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D.C.'s Restaurant Industry Predicts the Future of Dining

What does the future of dining look like? Local experts weigh in.

Eater.com

It's Future Week over on Eater National, and D.C. wanted to get in on the action. Here, Eater asked the D.C. community to contribute their thoughts on the future of dining. Here's what they had to say.

Victor Albisu [Photo: Facebook]

Victor Albisu [Photo: Facebook]

Diversity...and the end of a bubble

Victor Albisu, chef and owner at Del Campo and Taco Bamba: "Two things come to mind: First, diversity. Diversity is feeding the evolution of our restaurant scene. The rise of authentic, fun, unpretentious fast-casual concepts will continue to dominate...As part of this movement, I think we will see many local chef-driven establishments seeking out more interesting locations. Second, the end of the bubble. I believe we are currently living in a restaurant bubble. The many diverse cultural cuisines currently represented in the dining scene will increase while, over-priced "out of towner" dining establishments will continue to pay ridiculous rents to dilute the amount of diners in our restaurants. Eventually the bubble has to burst, and I can see that leaving many restaurants either closed or evolving in a direction contrary to their original vision.

Keep it simple

Ashok Bajaj, chef, restaurateur and founder of Knightsbridge Restaurant Group: "I think people want more honest, pure, clean food. Diners want to know where the food was sourced from, and how it was raised. I just returned from London and Venice, and I saw the same thing there. I also think we need to inspire the younger generation to become more engaged in the hospitality industry because there is a big shortage of culinary talent on every level."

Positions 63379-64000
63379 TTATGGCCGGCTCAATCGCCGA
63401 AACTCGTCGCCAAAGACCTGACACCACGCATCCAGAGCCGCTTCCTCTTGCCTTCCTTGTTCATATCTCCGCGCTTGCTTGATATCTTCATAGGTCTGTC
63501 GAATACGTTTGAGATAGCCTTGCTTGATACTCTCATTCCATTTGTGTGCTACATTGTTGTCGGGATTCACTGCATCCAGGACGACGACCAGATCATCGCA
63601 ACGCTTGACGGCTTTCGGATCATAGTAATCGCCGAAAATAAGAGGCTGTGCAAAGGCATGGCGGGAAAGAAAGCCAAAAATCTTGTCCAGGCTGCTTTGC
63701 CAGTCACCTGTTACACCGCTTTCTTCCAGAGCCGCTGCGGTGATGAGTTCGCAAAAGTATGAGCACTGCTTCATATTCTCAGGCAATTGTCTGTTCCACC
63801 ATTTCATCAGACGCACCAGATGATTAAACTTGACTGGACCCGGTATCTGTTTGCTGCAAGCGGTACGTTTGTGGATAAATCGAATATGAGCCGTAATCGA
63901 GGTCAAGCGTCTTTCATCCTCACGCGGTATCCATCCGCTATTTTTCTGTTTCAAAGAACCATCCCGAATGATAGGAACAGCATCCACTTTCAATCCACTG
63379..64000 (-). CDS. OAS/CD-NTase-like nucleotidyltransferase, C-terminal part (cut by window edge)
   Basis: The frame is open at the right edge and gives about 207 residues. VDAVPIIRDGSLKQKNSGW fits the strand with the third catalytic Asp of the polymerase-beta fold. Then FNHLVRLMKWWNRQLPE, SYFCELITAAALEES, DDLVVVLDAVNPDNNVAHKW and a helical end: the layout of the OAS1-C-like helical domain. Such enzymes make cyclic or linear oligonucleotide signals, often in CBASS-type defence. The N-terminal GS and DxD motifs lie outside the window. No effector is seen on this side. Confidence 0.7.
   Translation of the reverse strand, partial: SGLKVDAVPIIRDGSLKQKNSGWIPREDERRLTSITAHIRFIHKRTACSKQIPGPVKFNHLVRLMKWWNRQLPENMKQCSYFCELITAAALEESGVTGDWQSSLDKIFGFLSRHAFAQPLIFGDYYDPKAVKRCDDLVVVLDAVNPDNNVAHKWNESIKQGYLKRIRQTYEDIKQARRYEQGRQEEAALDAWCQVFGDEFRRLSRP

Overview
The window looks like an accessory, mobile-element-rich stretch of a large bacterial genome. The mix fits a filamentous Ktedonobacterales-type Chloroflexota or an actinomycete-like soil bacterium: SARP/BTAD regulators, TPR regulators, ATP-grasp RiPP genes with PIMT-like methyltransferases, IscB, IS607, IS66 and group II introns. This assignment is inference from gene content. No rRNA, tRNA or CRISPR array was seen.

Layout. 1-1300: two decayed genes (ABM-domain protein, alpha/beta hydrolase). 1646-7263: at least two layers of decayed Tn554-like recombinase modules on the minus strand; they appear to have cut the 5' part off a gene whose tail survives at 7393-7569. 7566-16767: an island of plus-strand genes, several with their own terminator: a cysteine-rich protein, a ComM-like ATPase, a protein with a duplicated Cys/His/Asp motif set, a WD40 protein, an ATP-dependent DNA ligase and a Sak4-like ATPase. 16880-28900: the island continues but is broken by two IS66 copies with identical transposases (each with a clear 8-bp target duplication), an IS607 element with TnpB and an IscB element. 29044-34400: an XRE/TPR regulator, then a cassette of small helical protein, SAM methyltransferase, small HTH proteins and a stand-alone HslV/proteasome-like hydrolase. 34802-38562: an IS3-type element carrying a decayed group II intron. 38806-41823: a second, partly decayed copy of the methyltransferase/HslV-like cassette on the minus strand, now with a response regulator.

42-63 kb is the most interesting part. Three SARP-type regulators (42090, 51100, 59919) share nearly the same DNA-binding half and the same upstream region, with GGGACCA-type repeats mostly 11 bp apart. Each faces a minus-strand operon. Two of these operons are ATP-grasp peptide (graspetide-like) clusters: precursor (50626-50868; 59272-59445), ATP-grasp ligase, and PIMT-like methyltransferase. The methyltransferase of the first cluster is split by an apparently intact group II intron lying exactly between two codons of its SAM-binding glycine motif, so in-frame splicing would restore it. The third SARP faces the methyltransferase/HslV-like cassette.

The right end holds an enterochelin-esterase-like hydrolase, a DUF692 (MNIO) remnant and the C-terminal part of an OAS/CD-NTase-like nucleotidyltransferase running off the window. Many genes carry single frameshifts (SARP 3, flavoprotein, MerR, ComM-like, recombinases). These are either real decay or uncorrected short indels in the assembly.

Narrowing the focus

Jeff Blackchef, restaurateur and founder of Black Restaurant Group: "What I see, especially as urban areas continue to grow, is more restaurant specialization... This will carry over even more ... where you'll see concepts as focused as only selling grilled cheese sandwiches or falafel or cider. It used to be that, 10 to 15 years ago, a restaurant couldn't survive if it were only open for dinner or lunch. That's not the case anymore, and I see that trend continuing to expand, especially as people's diets become more specific and cities become more densely populated."

David Guas [Photo: Scott Suchman]

David Guas [Photo: Scott Suchman]

Embracing fine dining

David Guas, chef and owner of Bayou Bakery and TV host: "Dining is moving towards being more interactive and transparent. With the growing number of intelligent diners, we as an industry have to be more honest. We have that obligation to the diner to present the truth in what they say they are purchasing and serving.

And I see more children in restaurants you would not have seen five years ago, who are knowledgeable about food and willing to explore. We need to nurture the next generation in order to secure our future diners. I am a father of two, ages 13 and 10, and they do not want to settle for mediocre...